Like adding the finishing touches on any masterpiece, the icing on the cake is found in the driver’s linear suspension based around a custom reverse S-roll surround and custom progressive Nomex spider with a stitched lead wire.

Whew! Two of these bad boys ought to bring the most critical regions of music to perfection.

Can’t wait to show and play it for you!


The 12” should be flat to 20Hz and it’s -3dB we’ll see after testing. Simulations show it about 18Hz.

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Thanks, but up to which top frequency? 70Hz?

OMG. Paul you are insane!! Lol.

My Infiniti’s had a special woofer in them as well. Great minds must think alike. Can’t wait to hear the impressions

Thanks! Indeed! Can you even imagine this thing? OMG, it’s just huge and with more than 2.25” of linear travel!

When I first heard about this midbass coupler idea from you, it made most sense ever to me from my listening experience. When playing a speaker in a room and with new equipment, it’s most difficult and important to get it playing coming from a solid, rich enough midrange. Great bass and top end don’t help if there’s a suck out in the lower mids making it sound not bright, but lightweight there not giving enough meat on the bones. People probably don’t guess yet how lucky they will get with that in their rooms and when changing components!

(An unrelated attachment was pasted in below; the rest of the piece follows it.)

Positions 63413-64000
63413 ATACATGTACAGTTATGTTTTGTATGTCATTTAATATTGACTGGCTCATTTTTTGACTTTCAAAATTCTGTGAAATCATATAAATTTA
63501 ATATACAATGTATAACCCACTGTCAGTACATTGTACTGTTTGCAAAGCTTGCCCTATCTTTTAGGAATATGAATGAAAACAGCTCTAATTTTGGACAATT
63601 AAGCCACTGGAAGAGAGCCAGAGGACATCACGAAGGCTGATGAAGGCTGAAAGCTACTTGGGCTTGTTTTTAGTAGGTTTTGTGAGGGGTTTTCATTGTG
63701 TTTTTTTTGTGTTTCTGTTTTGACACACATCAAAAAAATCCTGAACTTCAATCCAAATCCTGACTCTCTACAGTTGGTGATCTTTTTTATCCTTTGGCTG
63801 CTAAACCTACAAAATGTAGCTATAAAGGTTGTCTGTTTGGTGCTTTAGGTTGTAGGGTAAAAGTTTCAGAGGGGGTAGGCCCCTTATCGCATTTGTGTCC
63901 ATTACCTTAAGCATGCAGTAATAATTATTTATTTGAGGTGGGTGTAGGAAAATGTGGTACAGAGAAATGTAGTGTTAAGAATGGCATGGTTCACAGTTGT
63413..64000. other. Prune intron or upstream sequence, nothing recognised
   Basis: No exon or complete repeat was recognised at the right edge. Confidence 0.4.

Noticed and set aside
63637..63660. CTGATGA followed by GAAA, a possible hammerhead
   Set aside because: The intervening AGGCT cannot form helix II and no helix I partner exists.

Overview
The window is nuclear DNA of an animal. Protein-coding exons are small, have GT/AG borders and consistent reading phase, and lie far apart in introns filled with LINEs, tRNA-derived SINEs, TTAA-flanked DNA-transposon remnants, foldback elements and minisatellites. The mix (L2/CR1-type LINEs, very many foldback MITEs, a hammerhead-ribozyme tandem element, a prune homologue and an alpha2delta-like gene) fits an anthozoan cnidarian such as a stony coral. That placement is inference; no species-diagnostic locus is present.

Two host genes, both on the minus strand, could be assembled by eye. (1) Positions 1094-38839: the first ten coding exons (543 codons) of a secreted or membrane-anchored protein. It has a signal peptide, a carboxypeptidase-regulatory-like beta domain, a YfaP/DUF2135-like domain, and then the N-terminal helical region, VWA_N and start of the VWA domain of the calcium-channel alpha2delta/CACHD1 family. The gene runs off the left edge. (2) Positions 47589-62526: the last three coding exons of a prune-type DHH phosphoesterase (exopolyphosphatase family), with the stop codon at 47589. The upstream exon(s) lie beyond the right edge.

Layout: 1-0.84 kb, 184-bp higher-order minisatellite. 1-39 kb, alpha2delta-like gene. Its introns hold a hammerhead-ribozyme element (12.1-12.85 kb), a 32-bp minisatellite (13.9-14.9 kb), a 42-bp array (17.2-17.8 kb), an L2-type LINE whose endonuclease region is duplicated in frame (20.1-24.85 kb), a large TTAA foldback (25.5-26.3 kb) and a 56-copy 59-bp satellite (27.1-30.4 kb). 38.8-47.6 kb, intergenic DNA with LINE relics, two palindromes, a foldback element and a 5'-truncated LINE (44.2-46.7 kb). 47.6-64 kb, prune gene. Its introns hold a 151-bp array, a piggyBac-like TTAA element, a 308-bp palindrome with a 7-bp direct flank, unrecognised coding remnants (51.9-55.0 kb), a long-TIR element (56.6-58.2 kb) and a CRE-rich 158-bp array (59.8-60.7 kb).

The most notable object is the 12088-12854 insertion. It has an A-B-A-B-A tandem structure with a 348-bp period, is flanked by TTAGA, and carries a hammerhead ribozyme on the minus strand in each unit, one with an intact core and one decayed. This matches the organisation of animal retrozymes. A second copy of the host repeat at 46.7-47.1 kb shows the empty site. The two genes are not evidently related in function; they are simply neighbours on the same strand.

Coming from the car audio world I always wondered why home audio uses wimpy subs. It just dawned on me: while 1000 watt amps are common place for the car, they are not for the home. I assume you guys are using a version of the M700 for these guys? Very interesting midbass driver. Never seen an S surround before.

Oh great, now I have “cone envy”…